Ensemble Media has worked with The Smithsonian’s National Museum of American History to produce a variety of learning tools and to document program activities across the country over the last five years. The museum’s Let’s Do History program provides learning tools and trainings for teachers, bringing the museum to the classroom through teaching strategies that focus on interactive, object-based learning.
The museum wanted to create a classroom-based tool to help students understand and connect to women’s suffrage through a historical character, “Rebecca”. Taking the form of a three-part series, everything about the character and her environment needed to authentically depict 1917. The video also needed to hold students’ attention and encourage them to think about that period in history and how it connects to the present.
The obvious challenge was that we could not film in 1917—and the season was changing, which meant we needed to act fast to find a background that was historically accurate and not subject to modern elements—even paved roads would be inaccurate.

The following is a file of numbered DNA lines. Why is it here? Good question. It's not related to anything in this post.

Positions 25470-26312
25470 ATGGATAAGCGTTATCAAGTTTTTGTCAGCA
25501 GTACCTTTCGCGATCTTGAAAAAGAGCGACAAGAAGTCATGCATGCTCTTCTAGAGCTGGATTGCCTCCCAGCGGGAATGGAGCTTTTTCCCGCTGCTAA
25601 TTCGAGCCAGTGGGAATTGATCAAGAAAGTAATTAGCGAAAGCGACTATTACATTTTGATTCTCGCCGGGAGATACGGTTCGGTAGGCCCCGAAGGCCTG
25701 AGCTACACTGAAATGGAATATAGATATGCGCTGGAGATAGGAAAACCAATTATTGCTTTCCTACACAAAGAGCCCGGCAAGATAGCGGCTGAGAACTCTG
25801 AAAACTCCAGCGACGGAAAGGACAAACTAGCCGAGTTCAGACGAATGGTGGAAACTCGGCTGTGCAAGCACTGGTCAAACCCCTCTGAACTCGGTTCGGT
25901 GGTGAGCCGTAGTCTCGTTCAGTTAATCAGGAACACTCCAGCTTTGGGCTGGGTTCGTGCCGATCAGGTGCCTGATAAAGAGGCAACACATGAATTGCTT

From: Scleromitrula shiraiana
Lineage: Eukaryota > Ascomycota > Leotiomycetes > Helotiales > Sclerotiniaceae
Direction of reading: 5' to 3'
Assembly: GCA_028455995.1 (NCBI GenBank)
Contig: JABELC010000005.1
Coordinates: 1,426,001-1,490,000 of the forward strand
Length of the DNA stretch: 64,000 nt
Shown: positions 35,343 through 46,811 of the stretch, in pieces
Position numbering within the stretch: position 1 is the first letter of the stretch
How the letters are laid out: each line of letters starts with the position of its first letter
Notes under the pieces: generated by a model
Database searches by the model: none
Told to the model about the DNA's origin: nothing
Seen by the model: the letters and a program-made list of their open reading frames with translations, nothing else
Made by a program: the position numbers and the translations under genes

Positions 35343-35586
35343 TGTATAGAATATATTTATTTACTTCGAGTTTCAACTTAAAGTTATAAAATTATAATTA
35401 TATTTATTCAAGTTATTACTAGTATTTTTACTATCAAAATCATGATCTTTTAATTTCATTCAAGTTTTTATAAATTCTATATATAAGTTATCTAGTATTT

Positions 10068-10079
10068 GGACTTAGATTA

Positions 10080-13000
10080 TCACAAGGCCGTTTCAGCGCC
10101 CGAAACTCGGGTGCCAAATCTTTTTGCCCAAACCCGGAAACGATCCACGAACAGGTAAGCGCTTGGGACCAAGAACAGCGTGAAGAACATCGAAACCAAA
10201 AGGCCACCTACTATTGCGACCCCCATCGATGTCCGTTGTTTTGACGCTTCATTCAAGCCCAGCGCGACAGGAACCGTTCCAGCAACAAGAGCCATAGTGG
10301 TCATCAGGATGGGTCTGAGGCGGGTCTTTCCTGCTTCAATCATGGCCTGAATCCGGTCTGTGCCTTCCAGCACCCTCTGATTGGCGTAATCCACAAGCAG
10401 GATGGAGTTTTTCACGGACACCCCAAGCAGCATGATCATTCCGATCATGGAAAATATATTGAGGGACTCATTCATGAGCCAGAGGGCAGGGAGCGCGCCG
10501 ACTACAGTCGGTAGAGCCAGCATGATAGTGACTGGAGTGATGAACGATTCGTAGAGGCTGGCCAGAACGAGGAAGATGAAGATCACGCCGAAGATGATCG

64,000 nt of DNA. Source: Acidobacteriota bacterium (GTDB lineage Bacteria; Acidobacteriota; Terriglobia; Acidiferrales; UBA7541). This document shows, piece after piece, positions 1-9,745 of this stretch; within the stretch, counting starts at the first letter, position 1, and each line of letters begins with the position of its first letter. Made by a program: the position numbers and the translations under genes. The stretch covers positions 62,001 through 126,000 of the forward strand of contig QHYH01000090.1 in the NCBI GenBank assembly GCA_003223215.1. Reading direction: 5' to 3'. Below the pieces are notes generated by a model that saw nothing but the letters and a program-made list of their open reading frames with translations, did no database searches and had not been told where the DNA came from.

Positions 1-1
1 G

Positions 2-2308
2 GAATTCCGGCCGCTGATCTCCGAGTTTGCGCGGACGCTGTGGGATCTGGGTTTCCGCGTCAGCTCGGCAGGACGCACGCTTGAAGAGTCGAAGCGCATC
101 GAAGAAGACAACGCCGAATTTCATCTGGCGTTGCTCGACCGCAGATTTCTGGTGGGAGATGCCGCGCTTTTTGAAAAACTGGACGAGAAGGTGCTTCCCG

We focused on infusing the video with as many authentic, historical elements as possible. We also realized that the segments needed to be distinct but visually connected to one another.
We came up with a format that included a change of setting in order to maintain students’ interest, and an easy structure for teachers to use. In addition, all of the set decor, from the banner to the teapot, is historically accurate to the time. These details extend to the suffragist character herself, whose appearance is authentic from her clothing and hairstyle to her way of speaking. We extended these details to the music selection, graphics, and the font used, which was based on typefaces and graphic details used in newspapers from that time period. To engage viewers, in two of the segments, she speaks directly to the audience as if they are a friend with whom she is weighing the pros and cons of joining, and then journeying into the burgeoning movement.